How do scientists weigh celestial objects?
It’s true that you can’t simply place a planet or galaxy on a scale to measure how heavy it is. Luckily, astronomers have a few tricks up their sleeves.
The first trick is understanding that gravity and mass are inherently linked. It’s important to note that weight — which measures the strength of your local gravitational pull on an object — can change, while mass does not. For example, if you step on a scale on Earth and weigh 150 pounds (68 kilograms), that same scale would read 379 pounds (172 kg) on Jupiter. Your personal mass isn’t what’s changing, but your weight changes because more massive planets exert greater gravitational pull on you than less massive ones.
So, to find the mass of an object, astronomers can simply look at how long it takes nearby bodies to orbit that object. Provided they know the distance between the bodies, they can calculate the mass of the central body. In the case of binary stars, astronomers can observe the stars orbiting each other to determine their combined mass. If the stars are nearby and astronomers can see how closely each star orbits their common center of mass, they can determine each star’s individual mass. For galaxies it’s a little different, but by examining how fast a galaxy is rotating, researchers can similarly determine its mass.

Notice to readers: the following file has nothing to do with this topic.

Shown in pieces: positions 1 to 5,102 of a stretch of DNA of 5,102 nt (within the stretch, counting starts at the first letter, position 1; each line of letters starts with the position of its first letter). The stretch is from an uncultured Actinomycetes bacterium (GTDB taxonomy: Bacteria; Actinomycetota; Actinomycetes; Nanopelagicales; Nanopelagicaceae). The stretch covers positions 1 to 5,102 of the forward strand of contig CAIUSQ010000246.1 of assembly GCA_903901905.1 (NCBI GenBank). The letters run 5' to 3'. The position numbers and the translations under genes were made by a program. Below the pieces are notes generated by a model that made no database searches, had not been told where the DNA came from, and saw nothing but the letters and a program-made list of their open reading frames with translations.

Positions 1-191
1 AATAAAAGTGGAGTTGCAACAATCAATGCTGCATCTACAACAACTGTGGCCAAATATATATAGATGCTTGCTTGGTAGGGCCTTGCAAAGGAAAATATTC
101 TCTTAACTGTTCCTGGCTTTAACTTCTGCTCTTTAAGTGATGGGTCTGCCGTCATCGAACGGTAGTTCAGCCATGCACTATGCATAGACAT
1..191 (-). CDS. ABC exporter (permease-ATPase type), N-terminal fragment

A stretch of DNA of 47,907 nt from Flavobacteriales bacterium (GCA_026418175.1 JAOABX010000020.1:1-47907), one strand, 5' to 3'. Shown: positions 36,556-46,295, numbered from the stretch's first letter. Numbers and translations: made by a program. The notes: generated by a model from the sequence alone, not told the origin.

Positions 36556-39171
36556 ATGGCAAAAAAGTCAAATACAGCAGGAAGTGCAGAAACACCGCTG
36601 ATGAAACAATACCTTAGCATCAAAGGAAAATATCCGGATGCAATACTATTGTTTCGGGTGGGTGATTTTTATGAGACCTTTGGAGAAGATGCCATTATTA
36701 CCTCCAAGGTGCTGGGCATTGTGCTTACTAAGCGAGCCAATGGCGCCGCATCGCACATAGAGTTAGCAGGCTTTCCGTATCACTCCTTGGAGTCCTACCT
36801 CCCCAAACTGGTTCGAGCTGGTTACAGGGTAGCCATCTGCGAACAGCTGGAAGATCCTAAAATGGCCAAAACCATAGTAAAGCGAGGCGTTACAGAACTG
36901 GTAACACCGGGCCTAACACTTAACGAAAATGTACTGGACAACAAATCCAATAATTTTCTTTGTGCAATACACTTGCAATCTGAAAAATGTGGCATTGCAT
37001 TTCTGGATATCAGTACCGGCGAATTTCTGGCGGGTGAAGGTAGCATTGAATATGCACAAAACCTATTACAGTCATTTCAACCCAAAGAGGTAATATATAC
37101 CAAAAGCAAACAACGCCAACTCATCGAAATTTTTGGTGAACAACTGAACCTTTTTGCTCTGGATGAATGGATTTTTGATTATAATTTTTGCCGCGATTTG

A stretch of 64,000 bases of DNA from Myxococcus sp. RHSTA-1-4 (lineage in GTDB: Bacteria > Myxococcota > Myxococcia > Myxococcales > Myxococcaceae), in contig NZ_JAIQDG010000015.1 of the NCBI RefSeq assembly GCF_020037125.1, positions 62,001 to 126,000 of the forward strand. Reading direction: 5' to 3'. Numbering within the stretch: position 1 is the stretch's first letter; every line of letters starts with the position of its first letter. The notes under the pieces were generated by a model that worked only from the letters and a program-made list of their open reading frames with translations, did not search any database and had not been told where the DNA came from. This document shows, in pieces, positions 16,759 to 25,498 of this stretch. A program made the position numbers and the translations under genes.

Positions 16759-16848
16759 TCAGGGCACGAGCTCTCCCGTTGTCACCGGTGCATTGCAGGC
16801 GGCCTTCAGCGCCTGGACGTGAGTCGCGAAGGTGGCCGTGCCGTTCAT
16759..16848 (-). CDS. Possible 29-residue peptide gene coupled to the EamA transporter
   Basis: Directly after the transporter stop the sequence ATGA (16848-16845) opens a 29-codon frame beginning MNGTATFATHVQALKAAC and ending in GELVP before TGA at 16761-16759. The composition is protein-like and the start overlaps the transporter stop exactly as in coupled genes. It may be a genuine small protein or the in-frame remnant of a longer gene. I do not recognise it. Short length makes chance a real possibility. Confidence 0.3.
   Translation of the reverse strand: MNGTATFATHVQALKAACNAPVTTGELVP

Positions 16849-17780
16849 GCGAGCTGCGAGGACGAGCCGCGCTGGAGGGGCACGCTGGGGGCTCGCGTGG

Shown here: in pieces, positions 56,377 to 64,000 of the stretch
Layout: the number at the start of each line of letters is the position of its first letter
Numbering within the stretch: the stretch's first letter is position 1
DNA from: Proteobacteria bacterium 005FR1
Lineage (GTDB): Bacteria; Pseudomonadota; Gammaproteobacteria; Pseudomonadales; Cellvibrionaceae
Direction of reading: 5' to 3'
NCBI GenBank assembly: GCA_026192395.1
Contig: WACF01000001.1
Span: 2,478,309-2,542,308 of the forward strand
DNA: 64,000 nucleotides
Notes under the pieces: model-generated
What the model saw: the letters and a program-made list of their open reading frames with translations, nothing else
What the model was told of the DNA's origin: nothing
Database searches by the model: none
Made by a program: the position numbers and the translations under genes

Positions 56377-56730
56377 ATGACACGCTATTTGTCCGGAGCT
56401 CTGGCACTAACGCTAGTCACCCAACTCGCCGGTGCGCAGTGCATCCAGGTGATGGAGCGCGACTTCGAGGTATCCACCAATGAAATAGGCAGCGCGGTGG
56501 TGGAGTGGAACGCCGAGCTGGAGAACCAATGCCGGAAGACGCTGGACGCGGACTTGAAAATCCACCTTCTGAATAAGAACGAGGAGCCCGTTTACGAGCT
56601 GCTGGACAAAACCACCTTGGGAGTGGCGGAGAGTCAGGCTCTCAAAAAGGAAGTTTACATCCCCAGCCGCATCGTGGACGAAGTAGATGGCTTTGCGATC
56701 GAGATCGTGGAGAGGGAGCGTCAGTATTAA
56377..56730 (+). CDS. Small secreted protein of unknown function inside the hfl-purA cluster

There’s another common trick astronomers can use to estimate mass: luminosity. In most cases, a star or galaxy’s luminosity — how brightly it shines — is roughly proportional to its mass. So, provided you know one, you can solve for the other. In the case of stars, scientists use computer simulations of how these objects evolve to better understand the relationship between a star’s mass and its luminosity — as well as other parameters that can be observed, like temperature and composition.